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Overcoming Face-to-Face Communication Obstacles

Face-to-face communication looks different these days. Most of the time, there’s a mask covering smiles and half of your expressions. Other times, you’re talking via video chat or phone call. Yet first impressions still remain incredibly important for job seekers, even if the way we interact has changed. 

Whether on the phone or virtually, with or without a mask, try to make it feel like personal face-to-face communication. Control what you can to still come across as friendly, positive, and a perfect fit for the position.

Mask options

If your interview is in person, wear a mask to be respectful of your interviewer. They might even require you to have one before coming in the building. Be prepared: Bring your mask from home. Be thoughtful in the type of mask you wear, as it can have a big impact on your ability to communicate effectively and professionally. 

Wear a clear mask if you can. That way, the interviewer will be able to see your smiles and emotions. If you’re wearing a cloth mask, be cognizant of what’s on your mask. Now is not the time to make a political statement or be funny. Be professional in the pattern you wear. 

Also, consider the fit of your mask. Some masks pull against your mouth when you talk or fog up your glasses. Neither makes a strong impression. Invest in a mask face bracket to keep the mask from sitting flush against your face. This will keep your speech and your glasses clear, making face-to-face communication that much easier. 

Body language

Body language plays a key role in any conversation. And thankfully, it can’t be hidden behind a mask. Demonstrate you’re listening by maintaining eye contact and nodding every now and then. Keep your posture open and inviting by sitting up straight with your arms uncrossed. 

Use natural hand gestures and movements to accent the points you make. Don’t overdo it though, as excessive gesturing can be distracting. Refrain from aggressive gestures like pointing or closed fists. Stick to inviting movements that evoke trust and credibility, such as keeping your palms up and open.

Avoid fidgeting, such as tapping your fingers or clicking your pen. It’ll make you appear distracted or nervous, even if that’s not what you mean to convey.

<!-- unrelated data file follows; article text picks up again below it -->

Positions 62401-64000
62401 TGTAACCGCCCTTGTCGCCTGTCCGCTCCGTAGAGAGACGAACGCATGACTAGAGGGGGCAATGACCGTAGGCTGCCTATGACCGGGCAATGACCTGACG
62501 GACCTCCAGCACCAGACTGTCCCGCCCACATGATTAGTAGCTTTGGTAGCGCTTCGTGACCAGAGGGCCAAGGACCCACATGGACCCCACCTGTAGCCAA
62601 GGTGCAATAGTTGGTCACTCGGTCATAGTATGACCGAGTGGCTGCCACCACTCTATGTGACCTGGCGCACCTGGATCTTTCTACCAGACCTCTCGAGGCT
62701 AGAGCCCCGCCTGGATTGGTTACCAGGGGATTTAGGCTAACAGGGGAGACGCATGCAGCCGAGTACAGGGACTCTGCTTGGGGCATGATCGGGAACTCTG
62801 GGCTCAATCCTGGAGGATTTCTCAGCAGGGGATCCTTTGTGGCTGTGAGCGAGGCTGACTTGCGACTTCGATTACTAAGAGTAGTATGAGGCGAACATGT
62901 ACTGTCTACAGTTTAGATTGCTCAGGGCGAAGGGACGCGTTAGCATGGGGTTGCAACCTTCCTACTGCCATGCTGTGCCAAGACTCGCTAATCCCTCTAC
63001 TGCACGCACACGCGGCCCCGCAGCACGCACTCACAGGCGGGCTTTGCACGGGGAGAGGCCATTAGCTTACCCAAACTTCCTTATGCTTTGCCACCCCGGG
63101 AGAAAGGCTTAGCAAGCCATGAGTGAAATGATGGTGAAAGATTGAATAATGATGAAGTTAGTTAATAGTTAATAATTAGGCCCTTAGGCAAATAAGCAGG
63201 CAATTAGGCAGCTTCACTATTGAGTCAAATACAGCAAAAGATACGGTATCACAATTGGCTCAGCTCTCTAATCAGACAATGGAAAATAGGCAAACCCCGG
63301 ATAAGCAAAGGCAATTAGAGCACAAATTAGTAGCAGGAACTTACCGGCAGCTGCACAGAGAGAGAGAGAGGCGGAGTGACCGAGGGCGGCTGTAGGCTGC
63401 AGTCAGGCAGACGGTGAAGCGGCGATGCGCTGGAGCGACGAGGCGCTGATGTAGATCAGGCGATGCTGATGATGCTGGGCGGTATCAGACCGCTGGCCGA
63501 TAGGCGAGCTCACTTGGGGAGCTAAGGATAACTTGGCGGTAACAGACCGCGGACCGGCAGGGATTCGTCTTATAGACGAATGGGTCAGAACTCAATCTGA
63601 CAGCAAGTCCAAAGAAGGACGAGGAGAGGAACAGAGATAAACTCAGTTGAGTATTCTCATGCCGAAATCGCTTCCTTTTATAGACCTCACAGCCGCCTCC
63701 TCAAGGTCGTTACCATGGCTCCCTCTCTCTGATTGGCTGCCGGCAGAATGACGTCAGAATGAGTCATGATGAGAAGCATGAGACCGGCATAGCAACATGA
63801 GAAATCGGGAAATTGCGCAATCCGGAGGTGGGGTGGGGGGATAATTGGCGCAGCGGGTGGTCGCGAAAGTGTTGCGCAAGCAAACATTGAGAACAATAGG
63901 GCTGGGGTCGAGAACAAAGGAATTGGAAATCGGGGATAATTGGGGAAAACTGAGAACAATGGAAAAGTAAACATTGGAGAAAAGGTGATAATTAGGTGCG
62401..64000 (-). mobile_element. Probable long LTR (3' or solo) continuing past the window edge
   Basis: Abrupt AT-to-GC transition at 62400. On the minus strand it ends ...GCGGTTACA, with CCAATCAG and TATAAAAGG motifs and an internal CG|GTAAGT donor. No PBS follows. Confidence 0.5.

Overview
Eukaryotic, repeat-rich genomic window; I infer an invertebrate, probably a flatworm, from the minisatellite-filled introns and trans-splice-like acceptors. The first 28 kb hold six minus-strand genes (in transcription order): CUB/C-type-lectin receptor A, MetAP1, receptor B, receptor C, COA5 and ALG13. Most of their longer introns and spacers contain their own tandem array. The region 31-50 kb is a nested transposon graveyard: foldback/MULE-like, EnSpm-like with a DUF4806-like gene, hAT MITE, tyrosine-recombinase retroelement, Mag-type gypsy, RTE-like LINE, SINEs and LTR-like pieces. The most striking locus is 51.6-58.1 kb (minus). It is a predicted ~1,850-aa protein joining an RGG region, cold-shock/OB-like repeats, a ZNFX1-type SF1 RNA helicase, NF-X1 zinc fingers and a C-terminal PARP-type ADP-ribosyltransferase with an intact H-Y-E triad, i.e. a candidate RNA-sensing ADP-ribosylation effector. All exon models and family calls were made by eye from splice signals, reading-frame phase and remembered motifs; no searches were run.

Take a cue from the interviewer. Reflect their positive actions and tones back to them to establish a connection. If they lean forward, learn forward with them. If they lower their voice, match it if you can. 

The key here is subtly. You want to make your interviewer feel connected and comfortable. You don’t want to freak them out or make them feel like you’re mocking them. 

Speech pattern

Highlight your natural strengths. Use the STAR method when answering questions: Be specific when talking through situations, tasks, actions, and results. And don’t forget to prepare for the usual questions around strengths and weaknesses. 

No matter the interview setup, you’ll need to make sure you’re speaking slowly and clearly. Both masks and video calls can make it hard to understand someone. Enunciate and project. Pause before and after speaking in order to give your interviewer a chance to talk. 

Be engaged

Whether in-person or virtual, be sure to limit distractions. Put your phone on mute, and turn off the notifications on your smartwatch. A virtual interview contains more temptations to check emails or multitask. Resist the urge by planning ahead and preparing your space. 

Be present in the conversation, and actively listen. Pay attention to what the interviewer is saying, and wait to respond. Don’t interrupt or try to predict the end of their sentences. 

Respond accordingly. Demonstrate you’re listening by asking follow-up questions or expanding upon points they’ve made. Ultimately, you want to show the interviewer that you’re excited about the conversation and use this time to sell yourself as the best candidate for the job.